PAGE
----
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Parents separation anxiety

 
It’s not uncommon for young children to suffer from separation anxiety, but parents separation anxiety is common too, especially when it comes to leaving their little one for the first few times. Check out these tips on how to manage separation anxiety and make leaving your child a little bit easier.
It’s common for young kids to suffer from separation anxiety, but parents separation anxiety is common too and a topic less frequently discussed. 

Find out how to manage your separation anxiety as a parent and make leaving your child a little bit easier.
 

Parents separation anxiety


“Parents separation anxiety is something we are confronted with regularly” says Lisa Bentley from KiwiOz Nannies.

“We have had mums calling off a nanny search at the last minute as they don’t feel ready to have someone else looking after their children."

"We’ve also had parents call us several times before a one-off babysitting booking just to be reassured, or had dads assume that their children will struggle to settle down to sleep without them, while the children end up being fine. 

In rare extreme cases we have had mums getting ill before leaving a baby for the first time."
 
"As professionals in the childcare industry we would never judge parents for these feelings as everyone has their own story and move at their own pace.

As parents ourselves we understand how difficult it can be to leave your child in someone else’s care.

We are here to inform parents and communicate with them as clearly and openly as possible in order to give them the reassurance they need”.
 

Managing parents separation anxiety


If you are a parent suffering from separation anxiety, or know someone who is, here are a few things that you could do to make the experience a little easier:

 

1. If you’re employing a professional carer


If you are looking at employing a professional carer, get to know the person who will take care of your children.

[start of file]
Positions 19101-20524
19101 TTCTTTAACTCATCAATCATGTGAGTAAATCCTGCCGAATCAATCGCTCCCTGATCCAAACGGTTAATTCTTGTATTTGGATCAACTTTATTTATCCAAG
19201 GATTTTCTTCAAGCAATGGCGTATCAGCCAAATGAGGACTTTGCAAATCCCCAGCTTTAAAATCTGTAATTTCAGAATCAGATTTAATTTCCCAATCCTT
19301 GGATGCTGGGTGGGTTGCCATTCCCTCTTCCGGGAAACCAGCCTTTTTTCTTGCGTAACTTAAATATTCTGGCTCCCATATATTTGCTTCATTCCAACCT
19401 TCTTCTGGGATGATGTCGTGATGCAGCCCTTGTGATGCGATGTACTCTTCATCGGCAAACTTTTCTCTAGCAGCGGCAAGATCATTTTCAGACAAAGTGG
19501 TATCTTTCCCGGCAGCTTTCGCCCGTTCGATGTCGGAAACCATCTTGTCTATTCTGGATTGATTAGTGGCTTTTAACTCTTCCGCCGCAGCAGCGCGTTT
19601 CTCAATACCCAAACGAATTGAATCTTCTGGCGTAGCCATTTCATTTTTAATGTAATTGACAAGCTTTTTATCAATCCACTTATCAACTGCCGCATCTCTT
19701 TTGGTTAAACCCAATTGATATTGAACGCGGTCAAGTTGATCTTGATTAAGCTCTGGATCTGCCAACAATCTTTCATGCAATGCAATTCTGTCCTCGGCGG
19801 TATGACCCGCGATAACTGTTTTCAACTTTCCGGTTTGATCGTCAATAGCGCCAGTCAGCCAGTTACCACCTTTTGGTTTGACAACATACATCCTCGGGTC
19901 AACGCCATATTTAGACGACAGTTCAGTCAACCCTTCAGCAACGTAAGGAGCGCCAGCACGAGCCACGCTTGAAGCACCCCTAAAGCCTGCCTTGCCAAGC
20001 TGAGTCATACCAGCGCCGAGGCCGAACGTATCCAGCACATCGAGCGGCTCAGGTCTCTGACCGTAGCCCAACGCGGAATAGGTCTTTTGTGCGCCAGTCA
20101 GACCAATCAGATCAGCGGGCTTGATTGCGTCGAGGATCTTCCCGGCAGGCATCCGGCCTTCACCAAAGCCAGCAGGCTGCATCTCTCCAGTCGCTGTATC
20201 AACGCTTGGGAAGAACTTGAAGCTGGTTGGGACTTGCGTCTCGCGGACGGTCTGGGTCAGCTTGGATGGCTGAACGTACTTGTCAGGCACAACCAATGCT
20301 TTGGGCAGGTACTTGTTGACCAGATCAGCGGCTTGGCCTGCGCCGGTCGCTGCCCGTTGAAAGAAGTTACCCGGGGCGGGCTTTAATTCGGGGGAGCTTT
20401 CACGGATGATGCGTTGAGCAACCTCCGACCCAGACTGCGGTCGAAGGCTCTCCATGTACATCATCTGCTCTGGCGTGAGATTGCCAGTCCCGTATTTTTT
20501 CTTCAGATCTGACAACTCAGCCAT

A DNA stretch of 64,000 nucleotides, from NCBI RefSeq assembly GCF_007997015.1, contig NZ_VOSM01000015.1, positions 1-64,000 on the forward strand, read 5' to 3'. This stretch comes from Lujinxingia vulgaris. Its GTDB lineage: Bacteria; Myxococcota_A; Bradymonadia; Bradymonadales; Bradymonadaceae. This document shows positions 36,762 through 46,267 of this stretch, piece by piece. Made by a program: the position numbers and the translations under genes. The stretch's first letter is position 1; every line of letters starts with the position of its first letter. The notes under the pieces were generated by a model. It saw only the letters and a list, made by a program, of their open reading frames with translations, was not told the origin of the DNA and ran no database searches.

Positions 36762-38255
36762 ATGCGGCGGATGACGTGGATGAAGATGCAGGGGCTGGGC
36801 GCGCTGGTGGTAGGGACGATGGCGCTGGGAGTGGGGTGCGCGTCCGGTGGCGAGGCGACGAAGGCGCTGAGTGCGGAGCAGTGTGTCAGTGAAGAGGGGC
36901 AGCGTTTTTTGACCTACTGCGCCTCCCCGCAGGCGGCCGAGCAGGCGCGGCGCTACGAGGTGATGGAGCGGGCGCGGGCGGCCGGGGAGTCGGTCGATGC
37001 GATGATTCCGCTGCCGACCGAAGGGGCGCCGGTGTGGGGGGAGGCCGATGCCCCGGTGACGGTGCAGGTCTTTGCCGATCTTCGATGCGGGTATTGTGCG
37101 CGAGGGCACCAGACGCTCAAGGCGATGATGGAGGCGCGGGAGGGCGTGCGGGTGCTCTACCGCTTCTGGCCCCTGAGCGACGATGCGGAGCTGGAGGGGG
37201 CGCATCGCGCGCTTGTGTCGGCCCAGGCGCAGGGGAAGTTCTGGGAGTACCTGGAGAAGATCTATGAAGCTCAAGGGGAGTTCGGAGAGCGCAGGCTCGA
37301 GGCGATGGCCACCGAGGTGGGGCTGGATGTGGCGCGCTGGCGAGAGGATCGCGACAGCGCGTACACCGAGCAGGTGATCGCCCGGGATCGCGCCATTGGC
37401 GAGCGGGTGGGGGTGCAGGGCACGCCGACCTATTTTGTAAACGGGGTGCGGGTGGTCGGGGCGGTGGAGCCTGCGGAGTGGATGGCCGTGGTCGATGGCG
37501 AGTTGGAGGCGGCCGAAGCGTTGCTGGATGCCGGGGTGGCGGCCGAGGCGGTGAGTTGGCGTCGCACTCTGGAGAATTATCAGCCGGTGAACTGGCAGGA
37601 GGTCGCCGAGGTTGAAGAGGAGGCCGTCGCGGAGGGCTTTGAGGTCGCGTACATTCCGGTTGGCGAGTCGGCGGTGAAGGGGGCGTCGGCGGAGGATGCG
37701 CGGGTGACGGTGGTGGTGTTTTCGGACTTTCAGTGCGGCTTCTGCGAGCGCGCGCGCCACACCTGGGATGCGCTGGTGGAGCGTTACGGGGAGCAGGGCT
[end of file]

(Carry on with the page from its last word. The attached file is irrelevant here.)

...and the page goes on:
Organise at least two interviews with them before deciding to hire them.

Plan some time for the potential carer and your child to interact with each other while you are present without being directly involved in the interaction.

For example, let them play in the living room while you stay in another room close by.

This way you can see what is going on and can be reassured to hear your baby having fun with someone else.

 

2. If your carer/babysitter is a relative


If your carer/babysitter is a relative you could ask them to follow a specific schedule so you feel more in control of the situation.

Make sure they know to call you when necessary, but to refrain from calling you excessively as this will only increase your anxiety.

Try to focus on the activity you are doing away from home and remind yourself that your child is in good, safe hands and will love you all the same when you come back.

 

3. Start with babysitting


If you are anxious to leave your little one for an extended period of time, try having a babysitter for one evening.
 
This could be a professional who is first aid trained with a fully completed background check, or a relative you trust.
 
You could put your child to bed before leaving - that way you will not feel like you are missing out on their experiences, and you know they are happy and safe.

 

4. Identify the reasons behind your anxiety


If leaving your little one makes you feel anxious, try to identify the reasons behind your anxiety. This will help you to eliminate or at least rationalise your fear.

For example, if you are worried that your baby will not stop crying, ask your carer to take videos of your happy child to show you when you return.
 
Or if you are worried about an accident happening, organise a carer who is first aid trained and safety conscious.

It is normal to feel a little anxious leaving your children the first few times and this will pass.
 
View the time away as time FOR YOU as opposed to time without your child. Even going to work is something you do for you.

Remember, it does take a village to raise a child, so trust the village and just give an extra-long hug when you come back, your kids will love you all the same!


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Source: This article was written by Helene Girard at KiwiOz Nannies - NZ’s most referred nanny & educator placement agency.
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